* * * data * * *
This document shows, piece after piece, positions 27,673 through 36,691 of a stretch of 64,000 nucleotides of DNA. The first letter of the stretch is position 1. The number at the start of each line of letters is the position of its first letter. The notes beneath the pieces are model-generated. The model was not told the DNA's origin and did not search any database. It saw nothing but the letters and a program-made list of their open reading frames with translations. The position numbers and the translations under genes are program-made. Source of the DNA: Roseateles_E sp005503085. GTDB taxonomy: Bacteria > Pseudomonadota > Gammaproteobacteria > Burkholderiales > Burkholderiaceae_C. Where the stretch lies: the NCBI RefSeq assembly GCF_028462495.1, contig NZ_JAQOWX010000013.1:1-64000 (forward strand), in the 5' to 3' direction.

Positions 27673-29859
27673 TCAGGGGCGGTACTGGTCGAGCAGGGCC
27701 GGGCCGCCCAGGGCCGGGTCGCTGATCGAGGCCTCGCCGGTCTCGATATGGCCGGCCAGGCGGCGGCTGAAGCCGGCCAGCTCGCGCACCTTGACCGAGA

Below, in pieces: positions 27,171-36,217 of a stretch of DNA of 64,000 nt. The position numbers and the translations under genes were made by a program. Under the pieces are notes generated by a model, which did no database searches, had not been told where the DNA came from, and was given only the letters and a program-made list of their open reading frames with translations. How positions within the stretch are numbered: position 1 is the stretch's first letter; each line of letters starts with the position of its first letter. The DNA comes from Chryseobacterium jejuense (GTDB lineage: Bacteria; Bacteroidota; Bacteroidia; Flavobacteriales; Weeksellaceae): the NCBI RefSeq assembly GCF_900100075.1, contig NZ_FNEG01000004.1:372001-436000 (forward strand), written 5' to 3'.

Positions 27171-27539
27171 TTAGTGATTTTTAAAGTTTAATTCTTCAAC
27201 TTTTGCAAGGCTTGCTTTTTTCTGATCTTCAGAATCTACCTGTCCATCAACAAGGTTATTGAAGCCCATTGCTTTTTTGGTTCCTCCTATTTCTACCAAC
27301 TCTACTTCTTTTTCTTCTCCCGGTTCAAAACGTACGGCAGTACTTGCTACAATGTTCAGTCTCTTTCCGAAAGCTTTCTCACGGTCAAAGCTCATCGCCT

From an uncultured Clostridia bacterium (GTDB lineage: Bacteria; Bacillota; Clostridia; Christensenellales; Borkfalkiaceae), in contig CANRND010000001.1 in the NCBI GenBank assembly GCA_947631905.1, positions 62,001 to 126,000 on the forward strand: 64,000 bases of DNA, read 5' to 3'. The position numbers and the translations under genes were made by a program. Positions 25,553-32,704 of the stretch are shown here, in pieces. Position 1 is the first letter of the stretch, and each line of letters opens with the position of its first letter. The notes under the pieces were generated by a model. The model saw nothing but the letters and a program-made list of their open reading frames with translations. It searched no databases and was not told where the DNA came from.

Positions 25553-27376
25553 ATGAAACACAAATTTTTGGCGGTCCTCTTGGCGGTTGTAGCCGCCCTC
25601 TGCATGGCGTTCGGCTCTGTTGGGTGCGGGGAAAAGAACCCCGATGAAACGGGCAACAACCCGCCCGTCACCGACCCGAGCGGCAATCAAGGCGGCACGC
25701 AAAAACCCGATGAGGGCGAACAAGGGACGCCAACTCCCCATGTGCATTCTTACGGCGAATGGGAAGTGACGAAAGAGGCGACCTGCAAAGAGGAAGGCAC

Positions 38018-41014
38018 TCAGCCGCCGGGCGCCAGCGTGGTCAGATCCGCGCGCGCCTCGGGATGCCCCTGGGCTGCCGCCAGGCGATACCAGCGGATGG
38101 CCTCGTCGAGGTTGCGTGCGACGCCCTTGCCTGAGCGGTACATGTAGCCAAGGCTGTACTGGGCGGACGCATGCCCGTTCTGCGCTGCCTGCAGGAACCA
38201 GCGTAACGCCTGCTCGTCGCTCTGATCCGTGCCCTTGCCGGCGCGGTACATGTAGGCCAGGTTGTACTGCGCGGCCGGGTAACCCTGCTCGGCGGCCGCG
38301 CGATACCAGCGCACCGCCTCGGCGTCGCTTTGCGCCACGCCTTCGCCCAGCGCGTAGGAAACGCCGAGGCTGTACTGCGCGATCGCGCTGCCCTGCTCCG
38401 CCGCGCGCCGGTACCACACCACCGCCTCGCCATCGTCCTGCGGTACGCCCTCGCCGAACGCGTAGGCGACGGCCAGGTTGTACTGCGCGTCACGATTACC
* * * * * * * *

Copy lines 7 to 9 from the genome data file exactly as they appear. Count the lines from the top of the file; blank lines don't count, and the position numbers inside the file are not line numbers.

27171 TTAGTGATTTTTAAAGTTTAATTCTTCAAC
27201 TTTTGCAAGGCTTGCTTTTTTCTGATCTTCAGAATCTACCTGTCCATCAACAAGGTTATTGAAGCCCATTGCTTTTTTGGTTCCTCCTATTTCTACCAAC
27301 TCTACTTCTTTTTCTTCTCCCGGTTCAAAACGTACGGCAGTACTTGCTACAATGTTCAGTCTCTTTCCGAAAGCTTTCTCACGGTCAAAGCTCATCGCCT